term to the minimization problem with default alpha, beta, gamma, and
delta values. The <Add
Corner Constraints> button adds a position-point constraint at each
corner of the starter shape.
There are 2 corners for curves, 4 corners for surfaces, and 8
corners for volumes. The
<Add Point Term> adds a point constraint to the center of the
current shape. Click
these buttons just once per starter shape. Adding multiple constraints
atop one another is a mistake and it's a known problem with this
interface to allow this to happen. Also adding multiple stiffness
terms is equivalent to just increasing the alpha, beta, gamma, and
delta values of a single stiffness term.
Each time a term is added to the minimization
model, a line is added to the list box. The following image shows the
dialog box after creating a curve starter shape and adding to it a
stiffness term, corner constraints, and a center point constraint.
Each time a VSLib Test button is used to create a
new object, the ui-test graphics window is updated to show the
change. The next figure
shows the graphic window for a starter curve shape with 3 point
constraints and a stiffness term. In this image, green is
used to display the shape being modified and red is used to show the
constraint point positions.
There is no associated graphic for the stiffness term.
Another dialog box is used to modify the terms of
any active minimizing term.
A term can be made active by either clicking on its name in the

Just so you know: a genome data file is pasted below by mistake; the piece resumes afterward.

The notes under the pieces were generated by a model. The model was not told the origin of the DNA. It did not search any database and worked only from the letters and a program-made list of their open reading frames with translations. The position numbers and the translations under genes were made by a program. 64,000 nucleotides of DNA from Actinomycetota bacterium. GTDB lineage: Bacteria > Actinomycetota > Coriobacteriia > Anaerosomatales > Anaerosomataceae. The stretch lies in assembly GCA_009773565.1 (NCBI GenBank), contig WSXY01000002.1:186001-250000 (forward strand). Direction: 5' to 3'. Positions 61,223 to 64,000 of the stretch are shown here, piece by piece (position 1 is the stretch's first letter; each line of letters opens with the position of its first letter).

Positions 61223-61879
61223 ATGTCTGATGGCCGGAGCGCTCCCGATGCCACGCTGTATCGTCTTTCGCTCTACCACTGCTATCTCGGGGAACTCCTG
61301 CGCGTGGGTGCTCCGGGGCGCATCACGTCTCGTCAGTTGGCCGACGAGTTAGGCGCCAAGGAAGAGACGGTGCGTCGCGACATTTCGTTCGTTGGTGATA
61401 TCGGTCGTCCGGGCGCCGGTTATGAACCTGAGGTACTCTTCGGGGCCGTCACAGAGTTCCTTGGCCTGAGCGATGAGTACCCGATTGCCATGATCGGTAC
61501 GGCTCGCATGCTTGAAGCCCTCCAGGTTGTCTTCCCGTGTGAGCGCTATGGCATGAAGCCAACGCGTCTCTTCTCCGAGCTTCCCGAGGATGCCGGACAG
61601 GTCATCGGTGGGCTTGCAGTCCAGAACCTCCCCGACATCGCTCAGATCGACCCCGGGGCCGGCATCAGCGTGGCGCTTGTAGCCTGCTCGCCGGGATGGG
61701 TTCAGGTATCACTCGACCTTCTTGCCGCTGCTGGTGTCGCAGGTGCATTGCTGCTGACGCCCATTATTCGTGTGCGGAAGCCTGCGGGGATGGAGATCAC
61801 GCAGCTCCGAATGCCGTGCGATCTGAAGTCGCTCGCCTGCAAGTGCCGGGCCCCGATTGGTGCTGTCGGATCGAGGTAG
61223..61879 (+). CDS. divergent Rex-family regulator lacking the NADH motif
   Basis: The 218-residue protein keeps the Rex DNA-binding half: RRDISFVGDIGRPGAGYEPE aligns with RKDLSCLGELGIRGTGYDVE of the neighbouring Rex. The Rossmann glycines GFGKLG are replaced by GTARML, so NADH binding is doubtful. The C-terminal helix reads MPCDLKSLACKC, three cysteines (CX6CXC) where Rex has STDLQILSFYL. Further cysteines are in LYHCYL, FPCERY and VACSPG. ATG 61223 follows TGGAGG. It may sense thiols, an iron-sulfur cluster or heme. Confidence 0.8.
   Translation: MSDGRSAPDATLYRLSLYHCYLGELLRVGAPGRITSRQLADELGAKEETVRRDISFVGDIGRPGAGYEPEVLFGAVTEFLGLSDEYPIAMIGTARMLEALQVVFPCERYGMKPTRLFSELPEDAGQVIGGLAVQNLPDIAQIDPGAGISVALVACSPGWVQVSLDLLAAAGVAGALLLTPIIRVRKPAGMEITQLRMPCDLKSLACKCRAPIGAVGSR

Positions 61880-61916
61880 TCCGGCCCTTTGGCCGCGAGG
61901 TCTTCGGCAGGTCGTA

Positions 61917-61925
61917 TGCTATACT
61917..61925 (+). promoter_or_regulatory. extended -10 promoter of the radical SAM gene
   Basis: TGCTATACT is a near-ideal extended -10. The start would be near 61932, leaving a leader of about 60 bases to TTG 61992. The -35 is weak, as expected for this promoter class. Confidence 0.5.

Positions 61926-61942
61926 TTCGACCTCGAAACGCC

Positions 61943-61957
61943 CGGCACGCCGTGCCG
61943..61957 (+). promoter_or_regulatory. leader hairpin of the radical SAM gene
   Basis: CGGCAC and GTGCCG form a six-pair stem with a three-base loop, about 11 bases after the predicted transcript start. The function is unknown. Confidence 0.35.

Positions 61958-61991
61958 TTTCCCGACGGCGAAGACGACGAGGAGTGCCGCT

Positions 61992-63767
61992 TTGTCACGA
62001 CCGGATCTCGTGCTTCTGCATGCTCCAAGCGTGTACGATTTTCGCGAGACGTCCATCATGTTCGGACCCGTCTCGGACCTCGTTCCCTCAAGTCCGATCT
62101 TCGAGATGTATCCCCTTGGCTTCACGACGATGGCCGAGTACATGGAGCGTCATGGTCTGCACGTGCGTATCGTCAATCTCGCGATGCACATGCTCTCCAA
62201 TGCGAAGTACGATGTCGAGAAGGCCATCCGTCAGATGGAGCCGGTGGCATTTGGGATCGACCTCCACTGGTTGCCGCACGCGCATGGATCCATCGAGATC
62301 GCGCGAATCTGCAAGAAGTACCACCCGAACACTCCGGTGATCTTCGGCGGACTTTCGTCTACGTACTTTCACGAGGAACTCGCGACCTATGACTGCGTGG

list box or by dragging the mouse over its graphic in the ui-test
graphics window. The next
image shows the dialog box used to modify the alpha, beta, gamma, and
delta values of a stiffness load. This dialog box is shown
whenever a stiffness term is targeted by clicking its item name in the
The individual values can be changed by typing in
the text boxes. When a point constraint is targeted the following
dialog box is displayed.
The contents of this dialog box vary depending on
the domain dimension of the shape being modified. This box is currently
configured for a curve.
For example, if this point term were being applied to a surface
or a volume, v and w domain point values would be shown. Also domain space vectors
specifying the directions to be used for tangent and curvature
For convenience a point term can be applied to a
set of point locations.
This is helpful for approximation applications where a single
shape may be made to interpolate or approximate a large array of
target points. The "Point
Count" and "Target Point Index" boxes tell how many point locations